Media excitement is growing over the potential for a Joe Biden run, with Politico taking the lead in stoking rumors that Biden will be announcing next week. Even though the whole thing is kicking off with an icky story about Biden himself leaking a story to Maureen Dowd about how his dying son asked him to run, the potential for more conflict---and therefore higher ratings and more news story clicks---is enough to keep hopes high that Biden will run and add some real drama to the primary proceedings. But the ugly truth is that Democrats should hope that Biden chooses not to run this year. His candidacy would add nothing of value to the race and could end up stoking unnecessary ugliness to what has, so far, been a fairly cordial campaign season for the Democrats.
It is true that a heated primary season brings more media attention, which helps familiarize the voters with your eventual candidate. The Republican primary season is certainly evidence of this. By the time voting season comes around, names like Ben Carson and Carly Fiorina will have more voter recognition than names like Martin O'Malley or Jim Webb, even though the latter two have more political experience. But it's really hard to imagine that Joe Biden or Hillary Clinton need this boost of public recognition, as they are two of the most famous politicians in the country already.
The main reason, however, to oppose a Biden run is that he adds nothing to this race. Most media outlets are comparing him to Hillary Clinton as a candidate, but a more fruitful path would be to compare him to Bernie Sanders. Sanders adds something positive to the race, something even those who don't support him have to agree. He has notable and easy-to-articulate policy differences with Clinton, and his status as the more left-leaning candidate is by far the main reason that he is giving her a real contest in primary polling. He pushes a combination of novel ideas, like free college tuition, and liberal standard-bearers, like single payer health care, that help him stand in contrast with the front-runner and will make the upcoming debates genuinely interesting.
Biden doesn't offer any of this. Unlike Sanders, Biden's policy positions are largely identical to Clinton's. His public profile is basically the same as well: A successful career working with the Obama administration, preceded by a successful career in Congress. He doesn't offer anything different or exciting. In a debate with her, he'd mostly fade into the background, agreeing with her on most policy points.
Indeed, the only real difference between Biden and Clinton is that he's not as strong on reproductive rights as she is, and even voted against legal abortion in 1982. Being squishy on this issue is bad for a Democrat in any election season, but it's particularly troubling this time around, when Republicans are ramping up the war on women. Sanders, in contrast, has a solid pro-choice history.
Biden often makes a point of underlining his personal opposition to abortion even while assuring voters he remains pro-choice. Sanders has no use for such mushiness around the issue. "But all of you know what they mean by family values," he said of Republicans in a recent speech on the issue. "And what they mean by family values is that the women of this country should not have the right to control their own bodies."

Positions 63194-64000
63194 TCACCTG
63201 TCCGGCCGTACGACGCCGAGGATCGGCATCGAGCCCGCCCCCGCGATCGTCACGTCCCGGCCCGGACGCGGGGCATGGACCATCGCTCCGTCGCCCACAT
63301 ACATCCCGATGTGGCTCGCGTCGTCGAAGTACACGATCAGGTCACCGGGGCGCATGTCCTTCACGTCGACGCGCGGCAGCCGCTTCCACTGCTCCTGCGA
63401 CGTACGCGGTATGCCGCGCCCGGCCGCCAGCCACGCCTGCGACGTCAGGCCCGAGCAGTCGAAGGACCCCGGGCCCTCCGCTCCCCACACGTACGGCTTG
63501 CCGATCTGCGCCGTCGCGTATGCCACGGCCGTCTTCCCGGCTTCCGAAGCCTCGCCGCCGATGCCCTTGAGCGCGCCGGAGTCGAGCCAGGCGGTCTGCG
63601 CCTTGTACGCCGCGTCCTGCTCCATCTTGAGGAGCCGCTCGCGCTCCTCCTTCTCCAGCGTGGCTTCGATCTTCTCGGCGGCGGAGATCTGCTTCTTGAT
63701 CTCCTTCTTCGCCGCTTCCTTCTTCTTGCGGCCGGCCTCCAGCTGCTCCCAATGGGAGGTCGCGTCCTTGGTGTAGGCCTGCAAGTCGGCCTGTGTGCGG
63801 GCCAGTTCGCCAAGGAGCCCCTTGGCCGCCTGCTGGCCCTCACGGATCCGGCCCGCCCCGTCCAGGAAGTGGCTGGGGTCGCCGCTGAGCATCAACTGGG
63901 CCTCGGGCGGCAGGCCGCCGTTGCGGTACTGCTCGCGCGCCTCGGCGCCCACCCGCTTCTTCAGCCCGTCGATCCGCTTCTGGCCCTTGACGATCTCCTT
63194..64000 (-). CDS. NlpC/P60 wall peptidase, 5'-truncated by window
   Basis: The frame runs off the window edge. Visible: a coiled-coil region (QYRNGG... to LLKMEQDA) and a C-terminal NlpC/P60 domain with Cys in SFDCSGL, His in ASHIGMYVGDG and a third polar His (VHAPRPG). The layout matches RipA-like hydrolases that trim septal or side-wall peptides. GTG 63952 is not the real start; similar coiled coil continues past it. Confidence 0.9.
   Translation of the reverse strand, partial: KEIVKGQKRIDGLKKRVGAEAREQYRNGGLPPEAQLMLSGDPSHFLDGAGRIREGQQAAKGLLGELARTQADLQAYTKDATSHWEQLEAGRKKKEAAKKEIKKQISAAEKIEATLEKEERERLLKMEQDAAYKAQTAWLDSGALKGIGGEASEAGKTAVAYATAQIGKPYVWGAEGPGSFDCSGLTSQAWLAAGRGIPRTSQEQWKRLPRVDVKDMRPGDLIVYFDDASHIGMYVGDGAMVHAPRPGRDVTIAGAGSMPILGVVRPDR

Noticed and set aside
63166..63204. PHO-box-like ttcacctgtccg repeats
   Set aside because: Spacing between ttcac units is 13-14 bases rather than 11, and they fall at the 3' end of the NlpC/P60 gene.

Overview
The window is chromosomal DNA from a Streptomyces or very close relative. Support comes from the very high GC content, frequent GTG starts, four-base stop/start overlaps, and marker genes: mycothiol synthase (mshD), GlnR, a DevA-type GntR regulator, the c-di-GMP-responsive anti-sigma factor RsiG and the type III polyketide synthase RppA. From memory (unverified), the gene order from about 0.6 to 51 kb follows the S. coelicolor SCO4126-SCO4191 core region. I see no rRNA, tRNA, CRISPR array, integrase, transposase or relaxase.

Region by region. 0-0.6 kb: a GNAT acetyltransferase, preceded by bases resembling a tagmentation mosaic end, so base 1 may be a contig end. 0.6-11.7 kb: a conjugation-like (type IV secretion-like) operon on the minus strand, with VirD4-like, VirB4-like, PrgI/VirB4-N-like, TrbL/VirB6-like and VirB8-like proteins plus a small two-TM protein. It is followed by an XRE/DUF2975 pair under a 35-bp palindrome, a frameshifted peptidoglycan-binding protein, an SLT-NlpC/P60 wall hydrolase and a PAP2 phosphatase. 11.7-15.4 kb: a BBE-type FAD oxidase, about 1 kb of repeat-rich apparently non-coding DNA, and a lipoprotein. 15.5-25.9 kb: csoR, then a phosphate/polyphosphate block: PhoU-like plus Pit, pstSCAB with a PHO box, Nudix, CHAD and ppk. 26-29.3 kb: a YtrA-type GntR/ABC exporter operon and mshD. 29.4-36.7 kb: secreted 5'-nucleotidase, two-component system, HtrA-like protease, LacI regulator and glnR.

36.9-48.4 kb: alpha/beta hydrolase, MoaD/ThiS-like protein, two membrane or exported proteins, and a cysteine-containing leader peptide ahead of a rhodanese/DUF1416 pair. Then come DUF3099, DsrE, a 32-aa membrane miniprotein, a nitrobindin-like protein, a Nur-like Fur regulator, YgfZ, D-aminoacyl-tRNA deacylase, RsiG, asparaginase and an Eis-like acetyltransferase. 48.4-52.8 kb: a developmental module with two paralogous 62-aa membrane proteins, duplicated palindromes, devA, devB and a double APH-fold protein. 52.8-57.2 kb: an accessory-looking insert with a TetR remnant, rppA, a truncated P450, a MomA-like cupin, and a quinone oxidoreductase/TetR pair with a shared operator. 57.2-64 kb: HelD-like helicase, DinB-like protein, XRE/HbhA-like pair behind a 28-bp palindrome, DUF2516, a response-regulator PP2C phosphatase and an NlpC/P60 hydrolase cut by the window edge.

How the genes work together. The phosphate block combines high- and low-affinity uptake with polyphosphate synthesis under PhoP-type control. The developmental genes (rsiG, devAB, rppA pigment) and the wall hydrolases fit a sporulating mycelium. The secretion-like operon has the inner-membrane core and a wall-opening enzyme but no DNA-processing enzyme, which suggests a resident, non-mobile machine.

By running, Sanders offers primary voters an actual choice. And even if he doesn't have a chance of beating Clinton, adds real value to the campaign process. He forces Clinton to move to the left in some instances and, in others, such as the college tuition debate, he forces her to articulate her reasoning for her policies more clearly.
Beyond just policy, the argument for Biden is that he's somehow more electable than Clinton. At first glance, this seems to be a meaningful argument. After all, Clinton and Barack Obama were nearly identical, policy-wise, in 2008, but primary voters flocked to Obama on a hunch, which turned out to be correct, that he was going to pull general election voters to his side.
The problem with this argument is that Joe Biden is not Barack Obama, no matter how often he stands near him. Obama had a killer combination of off-the-charts charisma and a lack of political baggage that made him feel fresh compared to Clinton. But Biden can't really differentiate himself from Clinton in this way. Worried about her political baggage? Biden has plenty of his own. Whoever the candidate is needs to be able to rally black and female voters to the polls. While Biden has done some good things for women, videos of his condescending behavior towards Anita Hill in 1991 on the subject of sexual harassment are still out there, and if they get a wide viewing during the campaign, it could reduce voter turnout from these crucial demographic groups.
Nor does Biden have the charisma to smooth things over that Obama brought to the table. Biden has a well-known gaffe problem, the sort of thing that will make Democrats start longing for Clinton's well-polished media handling abilities, no matter how much pundits complain that she seems inauthentic.
Joe Biden just isn't Bernie Sanders. Sanders can offer a meaningful challenge to Clinton that will open up dialogue, generate enthusiasm, sharpen both candidates' arguments and let the victor emerge as a stronger general election candidate for it. The only thing Biden has to offer is that he's not a woman and he has a big mouth, neither of which Democrats should consider an electoral strength. His entrance into the race won't induce hearty debate over the issues, and because of this, candidates will feel more pressure to differentiate themselves through mud-slinging and other sleazy tactics. Democrats have a chance for a relatively clean primary campaign that is focused on the issues. Joe Biden needs to let them have it, something he can best accomplish by staying far away from the presidential campaign.